The SAT was first introduced in 1926 and has since remained a major test for the College Admission Standard Test. But what does SAT mean? The answer is quite complicated. The name of the test has changed twice over the last 90 years. Join us for more information on the SAT history and reasoning for the name.
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Originally, SAT stood for the “Scholastic Aptitude Test” and was designed as an assessment that assesses a particular student’s college-specific skills. However, the word aptitude means the natural ability to do something, and the SAT is not necessarily a measure of aptitude because you had the chance to learn the subject, instead of having a natural ability to recognize it. Therefore, since the SAT was not necessarily an aptitude test, the College Board changed the test to the “Scholastic Assessment Test” in 1993, which was divided into two parts: the SAT 1: Reasoning Test and the SAT 2: Subject Tests. After the name change, the SAT was viewed to be more accurate by being labeled as an assessment because the SAT assessed how you grew intellectually during your high school years.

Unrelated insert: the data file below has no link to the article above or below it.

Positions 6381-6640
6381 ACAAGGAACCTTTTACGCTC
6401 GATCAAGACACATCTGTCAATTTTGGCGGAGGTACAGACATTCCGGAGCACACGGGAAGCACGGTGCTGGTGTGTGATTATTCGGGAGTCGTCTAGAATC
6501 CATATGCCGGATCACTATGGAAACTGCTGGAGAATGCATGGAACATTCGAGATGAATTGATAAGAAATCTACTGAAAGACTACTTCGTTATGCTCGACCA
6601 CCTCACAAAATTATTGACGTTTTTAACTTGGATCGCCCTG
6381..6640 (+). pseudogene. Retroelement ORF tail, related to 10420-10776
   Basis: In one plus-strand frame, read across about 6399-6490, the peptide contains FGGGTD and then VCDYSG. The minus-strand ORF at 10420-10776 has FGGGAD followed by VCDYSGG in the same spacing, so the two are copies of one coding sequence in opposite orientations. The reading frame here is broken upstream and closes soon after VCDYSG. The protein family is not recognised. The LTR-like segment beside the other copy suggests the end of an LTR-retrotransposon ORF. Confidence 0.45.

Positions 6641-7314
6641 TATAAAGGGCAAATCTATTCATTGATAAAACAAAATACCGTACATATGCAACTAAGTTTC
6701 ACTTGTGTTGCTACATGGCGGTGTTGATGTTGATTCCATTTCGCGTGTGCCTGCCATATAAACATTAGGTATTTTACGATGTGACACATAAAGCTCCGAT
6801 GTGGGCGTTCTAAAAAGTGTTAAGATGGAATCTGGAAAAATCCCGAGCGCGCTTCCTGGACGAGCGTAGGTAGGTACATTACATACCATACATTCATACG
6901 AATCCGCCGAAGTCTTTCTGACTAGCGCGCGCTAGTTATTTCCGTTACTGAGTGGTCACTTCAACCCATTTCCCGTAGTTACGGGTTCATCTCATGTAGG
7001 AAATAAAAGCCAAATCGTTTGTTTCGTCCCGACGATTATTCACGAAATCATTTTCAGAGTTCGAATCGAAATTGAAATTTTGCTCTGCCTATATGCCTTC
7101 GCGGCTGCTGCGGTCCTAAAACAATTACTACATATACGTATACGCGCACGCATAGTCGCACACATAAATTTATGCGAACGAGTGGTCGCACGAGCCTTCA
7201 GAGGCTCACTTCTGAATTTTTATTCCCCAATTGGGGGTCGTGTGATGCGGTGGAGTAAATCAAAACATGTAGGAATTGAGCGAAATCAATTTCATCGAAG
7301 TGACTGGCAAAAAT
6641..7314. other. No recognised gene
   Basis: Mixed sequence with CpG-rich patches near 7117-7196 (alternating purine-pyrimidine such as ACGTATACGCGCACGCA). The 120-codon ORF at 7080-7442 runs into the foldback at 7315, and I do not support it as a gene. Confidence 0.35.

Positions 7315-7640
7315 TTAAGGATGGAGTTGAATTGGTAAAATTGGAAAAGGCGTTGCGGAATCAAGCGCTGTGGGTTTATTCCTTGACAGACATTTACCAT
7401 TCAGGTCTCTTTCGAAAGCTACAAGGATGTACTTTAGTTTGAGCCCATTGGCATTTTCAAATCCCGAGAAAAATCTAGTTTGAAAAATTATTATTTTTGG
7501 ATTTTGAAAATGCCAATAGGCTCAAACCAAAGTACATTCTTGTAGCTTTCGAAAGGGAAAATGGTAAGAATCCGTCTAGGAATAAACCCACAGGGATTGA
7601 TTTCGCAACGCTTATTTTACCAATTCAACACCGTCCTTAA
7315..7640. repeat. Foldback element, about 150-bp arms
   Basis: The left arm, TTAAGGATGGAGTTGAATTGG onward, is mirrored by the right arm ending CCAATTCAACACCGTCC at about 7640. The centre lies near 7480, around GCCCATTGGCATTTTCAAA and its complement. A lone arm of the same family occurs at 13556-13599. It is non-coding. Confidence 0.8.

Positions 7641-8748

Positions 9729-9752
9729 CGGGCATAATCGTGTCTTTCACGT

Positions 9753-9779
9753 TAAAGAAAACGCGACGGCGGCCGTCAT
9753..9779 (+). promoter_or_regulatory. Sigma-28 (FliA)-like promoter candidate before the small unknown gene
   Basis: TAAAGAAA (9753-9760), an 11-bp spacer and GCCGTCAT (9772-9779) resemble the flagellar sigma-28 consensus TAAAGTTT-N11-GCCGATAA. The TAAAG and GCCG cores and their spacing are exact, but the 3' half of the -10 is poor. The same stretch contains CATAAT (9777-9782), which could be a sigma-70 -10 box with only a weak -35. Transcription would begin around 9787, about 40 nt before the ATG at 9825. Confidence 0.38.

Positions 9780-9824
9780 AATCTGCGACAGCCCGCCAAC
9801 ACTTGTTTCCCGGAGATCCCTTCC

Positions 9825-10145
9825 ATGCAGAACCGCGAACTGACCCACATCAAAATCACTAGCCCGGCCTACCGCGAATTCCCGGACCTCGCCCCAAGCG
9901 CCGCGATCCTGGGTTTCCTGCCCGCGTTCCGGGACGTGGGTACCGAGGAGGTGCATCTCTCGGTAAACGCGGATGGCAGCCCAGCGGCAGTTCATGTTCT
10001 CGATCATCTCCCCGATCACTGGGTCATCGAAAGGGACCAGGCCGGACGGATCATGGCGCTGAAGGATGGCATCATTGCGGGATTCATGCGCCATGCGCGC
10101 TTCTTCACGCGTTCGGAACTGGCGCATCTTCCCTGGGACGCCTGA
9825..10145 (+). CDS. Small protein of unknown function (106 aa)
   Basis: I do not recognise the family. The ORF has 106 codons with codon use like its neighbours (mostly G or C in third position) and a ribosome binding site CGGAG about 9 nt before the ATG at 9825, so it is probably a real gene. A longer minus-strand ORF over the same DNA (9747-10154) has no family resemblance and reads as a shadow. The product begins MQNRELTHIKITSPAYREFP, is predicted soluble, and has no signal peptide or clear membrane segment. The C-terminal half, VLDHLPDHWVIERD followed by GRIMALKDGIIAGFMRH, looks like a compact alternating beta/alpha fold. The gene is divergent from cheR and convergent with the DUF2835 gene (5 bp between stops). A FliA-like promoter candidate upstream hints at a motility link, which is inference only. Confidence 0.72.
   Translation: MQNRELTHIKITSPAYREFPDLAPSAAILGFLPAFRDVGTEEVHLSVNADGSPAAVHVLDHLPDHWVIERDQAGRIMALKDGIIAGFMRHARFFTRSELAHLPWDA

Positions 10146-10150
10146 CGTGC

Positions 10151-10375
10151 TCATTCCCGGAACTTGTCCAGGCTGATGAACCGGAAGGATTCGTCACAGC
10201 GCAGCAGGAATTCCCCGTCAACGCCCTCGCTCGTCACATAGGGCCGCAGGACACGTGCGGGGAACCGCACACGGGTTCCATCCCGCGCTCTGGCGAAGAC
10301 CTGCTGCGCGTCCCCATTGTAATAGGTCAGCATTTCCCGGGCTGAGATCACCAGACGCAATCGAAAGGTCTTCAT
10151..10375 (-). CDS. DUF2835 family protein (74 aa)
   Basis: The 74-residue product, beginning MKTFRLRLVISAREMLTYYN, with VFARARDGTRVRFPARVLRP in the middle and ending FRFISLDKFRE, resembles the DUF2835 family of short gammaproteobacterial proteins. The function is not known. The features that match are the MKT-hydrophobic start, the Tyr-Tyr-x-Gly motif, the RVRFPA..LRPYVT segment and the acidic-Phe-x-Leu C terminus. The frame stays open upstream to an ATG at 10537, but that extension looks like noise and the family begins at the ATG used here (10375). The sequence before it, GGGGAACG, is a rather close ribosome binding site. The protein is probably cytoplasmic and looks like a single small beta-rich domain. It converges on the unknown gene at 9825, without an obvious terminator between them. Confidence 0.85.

In 1997, the College Board faced another issue with the name for the SAT. They found that “assessment” was synonymous with the word “test,” which turned the Scholastic Assessment Test into a Scholastic Test Test. So, for this reason, the College Board renamed the test to SAT, and “SAT” no longer meant anything. “SAT” is now just SAT.
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